The WTA and ATP event this week is sponsored by Rogers Communication, a telecom giant, but it’s also serving as product placement for time travel. After wins from both Serena and Venus Williams at the Rogers Cup on Friday, setting up Williams Bowl XXV, it feels a lot like 2002 or so, as one reader put it.
As was the case in their meatiest years of their estimable careers, Venus (now 34 years old) and Serena (closing in on 33) each got this far with a combination of shotmaking and mental impregnability. Serena needed three sets, but got past her friend Caroline Wozniacki 4-6, 7-5, 7-5. Venus followed that up by beating Carla Suarez Navarro on the same court, 4-6, 6-2, 6-3. Saturday’s match marks their first matchup since Charleston in 2013, but only their second head-to-head meeting since the WTA championships in 2009. Serena leads their career head-to-head 14-10, and has won their last five matchups.
"I definitely don't like playing her -- I think I've lost to her more than anyone else on the tour," Serena said after her match. "So it's definitely not a fun match for me, to be honest. But she's tough. She has a great serve. She runs every ball down. She has a great backhand. She hits winners off the forehand.
"She just does everything well, so it's not an ideal match-up for anyone, to be honest."
The re-ascent of Venus has been on everyone's minds in tennis this summer. Just a few months removed from seniors tour eligibility, she is playing her best tennis in recent memory. At Wimbledon, Venus came within a few points of beating Petra Kvitova, the eventual champion, in perhaps the best match of the tournament. Encouraged -- not dispirited -- by that result, Venus has continued her rise through the hard-court season this summer, playing long matches in sometimes challenging conditions. She's sustained both her focus and fitness, and has summoned her best tennis at the most critical times. (The late stages of her fourth-round against Germany’s Angelique Kerber was a clinic in clutch play.)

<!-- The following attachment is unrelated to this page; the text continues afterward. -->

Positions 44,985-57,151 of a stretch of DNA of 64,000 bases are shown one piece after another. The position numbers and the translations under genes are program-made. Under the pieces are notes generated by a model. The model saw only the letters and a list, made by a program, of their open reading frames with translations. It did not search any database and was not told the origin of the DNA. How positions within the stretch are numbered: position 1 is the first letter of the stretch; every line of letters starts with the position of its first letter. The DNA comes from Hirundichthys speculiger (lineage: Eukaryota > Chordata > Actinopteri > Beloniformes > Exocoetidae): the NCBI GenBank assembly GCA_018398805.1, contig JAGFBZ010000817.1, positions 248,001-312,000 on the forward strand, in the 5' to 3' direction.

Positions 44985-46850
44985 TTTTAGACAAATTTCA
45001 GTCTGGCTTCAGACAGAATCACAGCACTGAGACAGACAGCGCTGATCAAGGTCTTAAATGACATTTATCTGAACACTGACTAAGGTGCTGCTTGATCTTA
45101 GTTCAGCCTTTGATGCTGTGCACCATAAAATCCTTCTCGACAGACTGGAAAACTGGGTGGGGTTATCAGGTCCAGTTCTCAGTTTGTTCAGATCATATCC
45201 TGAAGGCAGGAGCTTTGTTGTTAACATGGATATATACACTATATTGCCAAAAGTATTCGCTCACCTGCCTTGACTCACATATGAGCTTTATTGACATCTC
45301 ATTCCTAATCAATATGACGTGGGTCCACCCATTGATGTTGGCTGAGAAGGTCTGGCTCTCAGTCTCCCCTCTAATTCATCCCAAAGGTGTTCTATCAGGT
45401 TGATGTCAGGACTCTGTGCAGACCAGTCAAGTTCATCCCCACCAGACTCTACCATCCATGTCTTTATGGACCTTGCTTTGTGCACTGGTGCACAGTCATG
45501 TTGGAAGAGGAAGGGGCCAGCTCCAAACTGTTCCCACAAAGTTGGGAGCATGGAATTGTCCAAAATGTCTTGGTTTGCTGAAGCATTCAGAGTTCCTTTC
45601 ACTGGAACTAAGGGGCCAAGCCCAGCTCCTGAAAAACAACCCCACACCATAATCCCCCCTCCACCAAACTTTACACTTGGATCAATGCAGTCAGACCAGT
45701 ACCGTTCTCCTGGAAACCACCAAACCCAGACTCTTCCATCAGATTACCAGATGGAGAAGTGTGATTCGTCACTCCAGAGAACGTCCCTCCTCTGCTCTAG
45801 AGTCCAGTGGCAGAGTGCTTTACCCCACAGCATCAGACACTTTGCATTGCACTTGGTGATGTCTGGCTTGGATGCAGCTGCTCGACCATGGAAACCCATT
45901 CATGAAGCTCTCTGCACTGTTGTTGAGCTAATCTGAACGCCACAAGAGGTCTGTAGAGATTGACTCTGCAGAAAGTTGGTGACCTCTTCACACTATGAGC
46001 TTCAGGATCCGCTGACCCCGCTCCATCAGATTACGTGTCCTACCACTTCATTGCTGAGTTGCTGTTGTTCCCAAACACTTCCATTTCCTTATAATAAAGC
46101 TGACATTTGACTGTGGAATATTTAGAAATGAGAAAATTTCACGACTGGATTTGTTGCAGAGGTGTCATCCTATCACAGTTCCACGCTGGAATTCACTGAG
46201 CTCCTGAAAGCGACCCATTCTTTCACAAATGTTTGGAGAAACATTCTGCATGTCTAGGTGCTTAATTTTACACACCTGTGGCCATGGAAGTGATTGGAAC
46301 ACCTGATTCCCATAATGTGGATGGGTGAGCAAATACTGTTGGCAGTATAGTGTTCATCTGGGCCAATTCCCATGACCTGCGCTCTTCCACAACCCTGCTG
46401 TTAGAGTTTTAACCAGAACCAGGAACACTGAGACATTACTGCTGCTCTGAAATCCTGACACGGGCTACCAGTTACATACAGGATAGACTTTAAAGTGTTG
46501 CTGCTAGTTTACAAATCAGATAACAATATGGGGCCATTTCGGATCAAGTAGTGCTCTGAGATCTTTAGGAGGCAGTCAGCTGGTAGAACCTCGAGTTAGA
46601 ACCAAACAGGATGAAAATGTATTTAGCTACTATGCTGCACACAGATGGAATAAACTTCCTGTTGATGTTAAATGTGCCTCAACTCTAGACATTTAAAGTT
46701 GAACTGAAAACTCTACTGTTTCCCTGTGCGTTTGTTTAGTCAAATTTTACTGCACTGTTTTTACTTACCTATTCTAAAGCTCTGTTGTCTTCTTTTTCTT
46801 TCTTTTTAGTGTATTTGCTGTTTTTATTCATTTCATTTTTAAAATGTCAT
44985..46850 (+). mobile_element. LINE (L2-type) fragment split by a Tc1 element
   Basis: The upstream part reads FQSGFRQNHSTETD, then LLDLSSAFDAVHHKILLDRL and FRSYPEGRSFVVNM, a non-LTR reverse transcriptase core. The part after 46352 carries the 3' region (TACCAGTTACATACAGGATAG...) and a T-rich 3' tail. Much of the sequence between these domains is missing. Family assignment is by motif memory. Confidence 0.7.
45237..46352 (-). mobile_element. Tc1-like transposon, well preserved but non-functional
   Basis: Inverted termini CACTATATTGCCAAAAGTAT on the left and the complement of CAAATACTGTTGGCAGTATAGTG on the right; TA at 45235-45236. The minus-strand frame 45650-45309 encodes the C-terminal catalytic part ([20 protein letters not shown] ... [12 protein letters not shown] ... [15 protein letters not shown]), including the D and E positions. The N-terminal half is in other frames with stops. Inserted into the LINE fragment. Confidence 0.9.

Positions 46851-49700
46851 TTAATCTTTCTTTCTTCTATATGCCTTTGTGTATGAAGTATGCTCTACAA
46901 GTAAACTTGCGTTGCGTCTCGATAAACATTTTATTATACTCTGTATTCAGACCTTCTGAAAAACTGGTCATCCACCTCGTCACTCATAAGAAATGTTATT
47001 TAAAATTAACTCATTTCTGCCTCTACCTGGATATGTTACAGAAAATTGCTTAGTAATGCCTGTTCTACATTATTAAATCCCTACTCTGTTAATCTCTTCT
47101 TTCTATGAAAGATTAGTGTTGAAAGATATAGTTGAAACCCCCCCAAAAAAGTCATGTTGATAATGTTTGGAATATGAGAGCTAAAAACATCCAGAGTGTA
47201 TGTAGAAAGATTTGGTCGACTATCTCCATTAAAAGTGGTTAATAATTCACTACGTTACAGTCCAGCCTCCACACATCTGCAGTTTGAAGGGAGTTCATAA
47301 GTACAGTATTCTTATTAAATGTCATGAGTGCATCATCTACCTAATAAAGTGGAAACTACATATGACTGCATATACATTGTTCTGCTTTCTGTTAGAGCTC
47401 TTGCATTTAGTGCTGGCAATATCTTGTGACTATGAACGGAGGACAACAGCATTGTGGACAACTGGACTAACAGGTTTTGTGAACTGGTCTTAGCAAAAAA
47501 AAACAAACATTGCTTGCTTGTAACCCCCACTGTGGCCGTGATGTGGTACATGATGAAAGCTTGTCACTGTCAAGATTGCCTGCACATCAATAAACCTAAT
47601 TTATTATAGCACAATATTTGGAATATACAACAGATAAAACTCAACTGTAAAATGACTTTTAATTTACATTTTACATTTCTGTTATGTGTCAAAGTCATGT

There's no doubt that this surge is immensely gratifying for Venus, and as it should be. After years of results unbecoming for a player of her record -- some of this owing to her autoimmune disease -- she’s back in the WTA’s top 20 come Monday. But even that understates it. She is now picking off top players left and right, all the while gathering confidence. Playing at full strength on a preferred surface, and granted a day off between matches, suddenly she must be considered a real threat at the U.S. Open, an event she last won in (gulp) 2001.
In a flipping of the usual script, Venus is eclipsing Serena, but the renaissance of Williams the Younger is significant, too. When the casual fan last saw Serena she was, of course, stumbling around the court in a Wimbledon doubles match, one of the stranger tennis interludes you will ever see (which is saying something.) This was supposed to be the year Serena supplanted Chris Evert and Martina Navratilova and continued to mount tennis’ summit. Instead, 2014 was shaping up as a disaster, punctuated by the debacle at Wimbledon.
Serena, though, returned and won last week at the Bank of the West Classic in Stanford, Calif., which was as much a source of relief as jubilation. And she has continued her streak in Montreal. As though it were fine China she only unfurls for special occasions, Serena has yet to break out her best tennis, but that she is fighting through the tough matches and playing courageous tennis, which might be the best sign of all. Williams plays Williams tomorrow. They have both already won.